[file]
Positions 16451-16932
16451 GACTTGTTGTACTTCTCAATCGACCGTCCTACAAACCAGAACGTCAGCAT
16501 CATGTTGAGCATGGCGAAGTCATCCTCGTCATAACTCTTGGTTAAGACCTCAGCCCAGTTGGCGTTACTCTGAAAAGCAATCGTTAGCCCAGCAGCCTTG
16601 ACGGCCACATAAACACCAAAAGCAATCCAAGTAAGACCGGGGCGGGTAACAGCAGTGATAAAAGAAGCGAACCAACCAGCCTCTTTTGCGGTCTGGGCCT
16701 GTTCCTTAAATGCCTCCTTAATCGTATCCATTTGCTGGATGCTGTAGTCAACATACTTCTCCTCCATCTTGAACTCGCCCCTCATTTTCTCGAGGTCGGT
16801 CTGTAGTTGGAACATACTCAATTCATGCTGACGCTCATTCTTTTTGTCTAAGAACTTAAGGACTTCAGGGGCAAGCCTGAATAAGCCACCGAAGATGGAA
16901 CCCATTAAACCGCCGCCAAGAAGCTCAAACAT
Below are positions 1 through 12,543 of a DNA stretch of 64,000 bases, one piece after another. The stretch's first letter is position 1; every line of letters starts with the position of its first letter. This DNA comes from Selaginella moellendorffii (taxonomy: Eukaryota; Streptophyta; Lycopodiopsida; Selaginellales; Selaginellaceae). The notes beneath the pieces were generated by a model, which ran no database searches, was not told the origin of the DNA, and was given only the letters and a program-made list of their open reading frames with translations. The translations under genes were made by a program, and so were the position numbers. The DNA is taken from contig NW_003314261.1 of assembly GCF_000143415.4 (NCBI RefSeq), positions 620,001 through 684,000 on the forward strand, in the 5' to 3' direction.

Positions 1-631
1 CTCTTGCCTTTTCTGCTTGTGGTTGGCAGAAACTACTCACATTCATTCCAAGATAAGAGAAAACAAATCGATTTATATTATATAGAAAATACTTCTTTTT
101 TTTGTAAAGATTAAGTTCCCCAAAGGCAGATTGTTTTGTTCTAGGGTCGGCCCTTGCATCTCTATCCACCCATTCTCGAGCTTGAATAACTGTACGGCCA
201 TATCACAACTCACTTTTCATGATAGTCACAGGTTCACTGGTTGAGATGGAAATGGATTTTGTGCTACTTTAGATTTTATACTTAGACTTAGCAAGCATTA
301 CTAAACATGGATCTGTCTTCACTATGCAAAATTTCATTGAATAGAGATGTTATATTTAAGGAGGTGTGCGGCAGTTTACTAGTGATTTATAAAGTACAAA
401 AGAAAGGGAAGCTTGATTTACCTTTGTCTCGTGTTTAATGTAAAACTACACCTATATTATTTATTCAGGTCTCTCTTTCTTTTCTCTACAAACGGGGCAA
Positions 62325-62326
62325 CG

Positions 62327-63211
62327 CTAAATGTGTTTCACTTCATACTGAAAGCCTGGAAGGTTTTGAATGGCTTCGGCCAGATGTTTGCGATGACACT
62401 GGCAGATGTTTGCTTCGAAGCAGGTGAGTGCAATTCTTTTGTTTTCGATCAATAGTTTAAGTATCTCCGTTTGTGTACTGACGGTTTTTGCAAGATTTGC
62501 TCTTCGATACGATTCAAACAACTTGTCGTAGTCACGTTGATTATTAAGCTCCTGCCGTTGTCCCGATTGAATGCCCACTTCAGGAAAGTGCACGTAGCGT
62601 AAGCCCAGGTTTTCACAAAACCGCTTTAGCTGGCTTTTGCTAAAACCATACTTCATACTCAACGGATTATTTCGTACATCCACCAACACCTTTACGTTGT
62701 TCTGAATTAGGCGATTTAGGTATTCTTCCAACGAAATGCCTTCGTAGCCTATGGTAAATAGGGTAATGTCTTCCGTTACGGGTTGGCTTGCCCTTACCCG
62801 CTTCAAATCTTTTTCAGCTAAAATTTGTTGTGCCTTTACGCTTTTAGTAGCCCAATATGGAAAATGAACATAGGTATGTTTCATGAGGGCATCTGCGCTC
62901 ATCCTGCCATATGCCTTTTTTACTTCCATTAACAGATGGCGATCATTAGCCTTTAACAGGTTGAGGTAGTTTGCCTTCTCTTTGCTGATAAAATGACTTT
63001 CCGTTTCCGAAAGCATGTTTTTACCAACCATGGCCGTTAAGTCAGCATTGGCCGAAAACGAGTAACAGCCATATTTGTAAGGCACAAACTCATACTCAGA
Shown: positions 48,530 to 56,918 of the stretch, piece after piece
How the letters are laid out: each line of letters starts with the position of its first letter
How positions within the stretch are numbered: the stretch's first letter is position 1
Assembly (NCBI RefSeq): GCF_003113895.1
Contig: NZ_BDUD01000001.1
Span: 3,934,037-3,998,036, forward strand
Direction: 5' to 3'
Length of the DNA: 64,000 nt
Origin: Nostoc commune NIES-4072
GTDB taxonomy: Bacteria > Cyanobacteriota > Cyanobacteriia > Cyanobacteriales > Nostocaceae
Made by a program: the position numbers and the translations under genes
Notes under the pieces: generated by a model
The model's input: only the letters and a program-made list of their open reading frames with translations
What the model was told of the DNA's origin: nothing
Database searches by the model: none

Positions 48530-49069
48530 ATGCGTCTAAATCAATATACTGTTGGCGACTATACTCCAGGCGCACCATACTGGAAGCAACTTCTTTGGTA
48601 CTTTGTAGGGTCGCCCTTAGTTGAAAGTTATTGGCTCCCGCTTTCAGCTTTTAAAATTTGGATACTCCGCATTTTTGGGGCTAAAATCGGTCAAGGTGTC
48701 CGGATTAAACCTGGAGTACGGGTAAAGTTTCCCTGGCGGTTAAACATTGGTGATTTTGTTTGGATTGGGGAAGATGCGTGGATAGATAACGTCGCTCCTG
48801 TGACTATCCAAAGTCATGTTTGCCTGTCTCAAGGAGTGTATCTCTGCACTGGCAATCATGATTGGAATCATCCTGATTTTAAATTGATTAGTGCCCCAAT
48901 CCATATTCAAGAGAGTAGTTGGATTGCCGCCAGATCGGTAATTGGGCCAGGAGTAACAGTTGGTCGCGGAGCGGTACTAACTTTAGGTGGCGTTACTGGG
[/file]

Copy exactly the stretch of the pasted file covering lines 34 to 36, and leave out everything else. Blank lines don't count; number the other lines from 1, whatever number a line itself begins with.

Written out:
Origin: Nostoc commune NIES-4072
GTDB taxonomy: Bacteria > Cyanobacteriota > Cyanobacteriia > Cyanobacteriales > Nostocaceae
Made by a program: the position numbers and the translations under genes